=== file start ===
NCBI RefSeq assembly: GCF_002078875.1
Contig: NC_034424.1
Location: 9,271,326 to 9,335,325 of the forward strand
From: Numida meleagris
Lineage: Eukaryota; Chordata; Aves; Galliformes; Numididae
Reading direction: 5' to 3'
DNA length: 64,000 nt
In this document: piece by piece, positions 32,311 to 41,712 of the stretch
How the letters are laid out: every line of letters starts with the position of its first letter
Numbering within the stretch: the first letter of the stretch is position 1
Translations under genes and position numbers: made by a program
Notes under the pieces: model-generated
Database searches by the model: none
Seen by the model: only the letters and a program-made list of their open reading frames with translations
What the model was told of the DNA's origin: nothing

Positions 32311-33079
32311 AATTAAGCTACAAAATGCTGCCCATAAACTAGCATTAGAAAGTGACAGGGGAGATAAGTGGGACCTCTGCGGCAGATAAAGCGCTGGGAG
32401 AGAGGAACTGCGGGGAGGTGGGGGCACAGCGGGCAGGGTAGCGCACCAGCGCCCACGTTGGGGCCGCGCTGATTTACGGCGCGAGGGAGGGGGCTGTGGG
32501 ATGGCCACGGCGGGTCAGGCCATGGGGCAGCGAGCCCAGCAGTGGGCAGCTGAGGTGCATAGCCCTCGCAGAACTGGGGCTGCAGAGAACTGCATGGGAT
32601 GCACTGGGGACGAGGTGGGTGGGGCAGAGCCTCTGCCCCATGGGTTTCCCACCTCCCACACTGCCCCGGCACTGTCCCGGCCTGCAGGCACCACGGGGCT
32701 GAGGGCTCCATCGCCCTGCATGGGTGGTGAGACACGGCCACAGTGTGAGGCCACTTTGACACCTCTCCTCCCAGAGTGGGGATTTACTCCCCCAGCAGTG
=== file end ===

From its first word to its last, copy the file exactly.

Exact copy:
NCBI RefSeq assembly: GCF_002078875.1
Contig: NC_034424.1
Location: 9,271,326 to 9,335,325 of the forward strand
From: Numida meleagris
Lineage: Eukaryota; Chordata; Aves; Galliformes; Numididae
Reading direction: 5' to 3'
DNA length: 64,000 nt
In this document: piece by piece, positions 32,311 to 41,712 of the stretch
How the letters are laid out: every line of letters starts with the position of its first letter
Numbering within the stretch: the first letter of the stretch is position 1
Translations under genes and position numbers: made by a program
Notes under the pieces: model-generated
Database searches by the model: none
Seen by the model: only the letters and a program-made list of their open reading frames with translations
What the model was told of the DNA's origin: nothing

Positions 32311-33079
32311 AATTAAGCTACAAAATGCTGCCCATAAACTAGCATTAGAAAGTGACAGGGGAGATAAGTGGGACCTCTGCGGCAGATAAAGCGCTGGGAG
32401 AGAGGAACTGCGGGGAGGTGGGGGCACAGCGGGCAGGGTAGCGCACCAGCGCCCACGTTGGGGCCGCGCTGATTTACGGCGCGAGGGAGGGGGCTGTGGG
32501 ATGGCCACGGCGGGTCAGGCCATGGGGCAGCGAGCCCAGCAGTGGGCAGCTGAGGTGCATAGCCCTCGCAGAACTGGGGCTGCAGAGAACTGCATGGGAT
32601 GCACTGGGGACGAGGTGGGTGGGGCAGAGCCTCTGCCCCATGGGTTTCCCACCTCCCACACTGCCCCGGCACTGTCCCGGCCTGCAGGCACCACGGGGCT
32701 GAGGGCTCCATCGCCCTGCATGGGTGGTGAGACACGGCCACAGTGTGAGGCCACTTTGACACCTCTCCTCCCAGAGTGGGGATTTACTCCCCCAGCAGTG